Plaistowe calls CFOs that see 'keeping the CEO in check' as their main role 'old-fashioned'. She says "the thing all successful companies have, is a strong team around the CFO". IBM's study concludes that finance teams are generally underperforming when it comes to combining information from different parts of their enterprise. Although 82 percent of interviewed CFOs acknowledge the value of this activity, only 24 percent think their teams are up to the task. "I found that fascinating. It probably relates to a shortage of skills," says Plaistowe. "Change is a constant and the demands on finance people are becoming greater. The best way to set up a financial division is to standardize and centralize. A lot of CFOs are still consolidating multiple versions of the truth."
That this means a move towards mining unstructured data, is something business leaders will have to get used to, says Plaistowe. "I have a privacy issue, personally," she admits. "I do find it intrusive, but it is actually a good thing. It keeps people honest."
IBM's newest and most impressive offering in this space is Watson, a cognitive, cloud-based computing system which will be available in South Africa from June this year. "It is incredible what is can do. For example, a bank can use Watson as wealth advisor. You phone Watson and say you have got 6 million dollars, 2 children, etc. It will then advise you based on that and it will do so by speaking English or chatting. When a company's sales are down it can interrogate the reasons - it is basically a system that interrogates data. Internationally, we have already had clients that asked us to use Watson to find what they didn't know. And they found out they have been asking the wrong questions internally."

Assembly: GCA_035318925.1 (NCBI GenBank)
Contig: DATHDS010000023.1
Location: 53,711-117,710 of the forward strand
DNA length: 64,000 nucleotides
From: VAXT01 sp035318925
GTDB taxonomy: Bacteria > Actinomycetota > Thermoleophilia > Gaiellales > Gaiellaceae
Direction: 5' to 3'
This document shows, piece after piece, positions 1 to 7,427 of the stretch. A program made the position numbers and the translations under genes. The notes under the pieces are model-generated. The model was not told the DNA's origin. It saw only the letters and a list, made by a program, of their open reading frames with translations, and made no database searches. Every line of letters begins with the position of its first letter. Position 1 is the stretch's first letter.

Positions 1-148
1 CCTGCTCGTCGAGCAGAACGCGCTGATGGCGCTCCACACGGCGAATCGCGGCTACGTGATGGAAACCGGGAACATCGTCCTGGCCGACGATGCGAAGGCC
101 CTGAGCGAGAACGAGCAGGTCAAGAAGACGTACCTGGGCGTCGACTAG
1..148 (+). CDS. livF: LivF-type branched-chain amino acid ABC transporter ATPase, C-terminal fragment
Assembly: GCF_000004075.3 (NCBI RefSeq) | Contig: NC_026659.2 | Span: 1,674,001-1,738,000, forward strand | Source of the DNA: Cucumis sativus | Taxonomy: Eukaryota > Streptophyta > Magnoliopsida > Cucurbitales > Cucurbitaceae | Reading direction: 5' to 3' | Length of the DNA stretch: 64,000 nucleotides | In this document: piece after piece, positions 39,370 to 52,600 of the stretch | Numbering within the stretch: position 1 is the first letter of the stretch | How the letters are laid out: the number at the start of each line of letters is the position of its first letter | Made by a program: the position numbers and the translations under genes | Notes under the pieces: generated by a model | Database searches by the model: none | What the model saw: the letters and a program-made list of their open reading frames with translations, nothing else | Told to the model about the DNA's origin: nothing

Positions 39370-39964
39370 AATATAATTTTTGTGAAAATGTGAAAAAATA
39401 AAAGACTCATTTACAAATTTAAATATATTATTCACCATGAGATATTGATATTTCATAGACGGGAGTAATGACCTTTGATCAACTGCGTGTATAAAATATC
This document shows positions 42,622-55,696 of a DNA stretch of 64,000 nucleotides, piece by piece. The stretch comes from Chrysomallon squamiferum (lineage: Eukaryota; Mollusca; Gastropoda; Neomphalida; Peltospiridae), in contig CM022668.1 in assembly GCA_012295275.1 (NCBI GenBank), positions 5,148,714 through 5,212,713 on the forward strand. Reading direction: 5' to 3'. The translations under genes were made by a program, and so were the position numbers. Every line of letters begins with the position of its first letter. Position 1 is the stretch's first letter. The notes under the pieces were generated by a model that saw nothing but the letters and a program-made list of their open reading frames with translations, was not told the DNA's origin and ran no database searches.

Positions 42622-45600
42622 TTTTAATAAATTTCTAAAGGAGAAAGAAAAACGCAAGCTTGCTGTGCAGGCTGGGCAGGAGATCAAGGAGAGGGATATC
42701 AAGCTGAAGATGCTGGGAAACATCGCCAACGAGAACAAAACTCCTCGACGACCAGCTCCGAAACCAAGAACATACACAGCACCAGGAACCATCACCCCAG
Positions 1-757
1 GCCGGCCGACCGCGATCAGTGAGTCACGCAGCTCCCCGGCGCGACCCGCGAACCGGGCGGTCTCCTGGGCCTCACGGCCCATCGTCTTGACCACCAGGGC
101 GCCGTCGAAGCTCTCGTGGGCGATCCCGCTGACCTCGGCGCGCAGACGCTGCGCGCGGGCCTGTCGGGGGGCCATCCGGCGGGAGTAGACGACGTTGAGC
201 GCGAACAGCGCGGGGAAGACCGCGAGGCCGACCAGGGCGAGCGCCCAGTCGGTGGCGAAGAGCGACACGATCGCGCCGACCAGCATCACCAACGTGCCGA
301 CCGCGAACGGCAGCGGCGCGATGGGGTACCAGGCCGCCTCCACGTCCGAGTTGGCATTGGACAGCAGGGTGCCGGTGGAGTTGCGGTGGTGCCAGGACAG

According to IBM's latest CFO Study, the majority of CFOs do not exploit the full power of existing technologies, relying on spreadsheets and intuition for two-thirds (66 percent) of their work. Despite this reality, 82 percent of CFOs see the value of leveraging Big Data, but only 24 percent think their team is up to the task.
- Big Data Differentiates Most Successful CFOs: More than two-fifths (44 percent) of top CFOs combine internal and external data to produce insights to track/forecast supply-chain financial data, planning/predicting resource capacity and conducting industry/competitor analysis. Most significantly, these same CFOs use these deep insights to create profitable growth, spending more time on forging an infrastructure to capitalize on Big Data, handling acquisitions and divestitures and developing new business models.
- CFO Still Sitting Right Next to CEO: Today's CxOs say they work more closely with the CFO than with any other C-suite colleague except the CEO. And CEOs rely more heavily on the CFO than on the rest of the board when they're formulating business strategy, reinforcing the CFO's elevated status.
- Top CFOs Interacting with Customers, Understand Digital: Performance Accelerators also have a much better grasp of the digital domain as nearly half work in companies with a seamlessly integrated physical-digital strategy. Further, the majority (70 percent) understands - and collaborates with - customers far more extensively than other CFOs.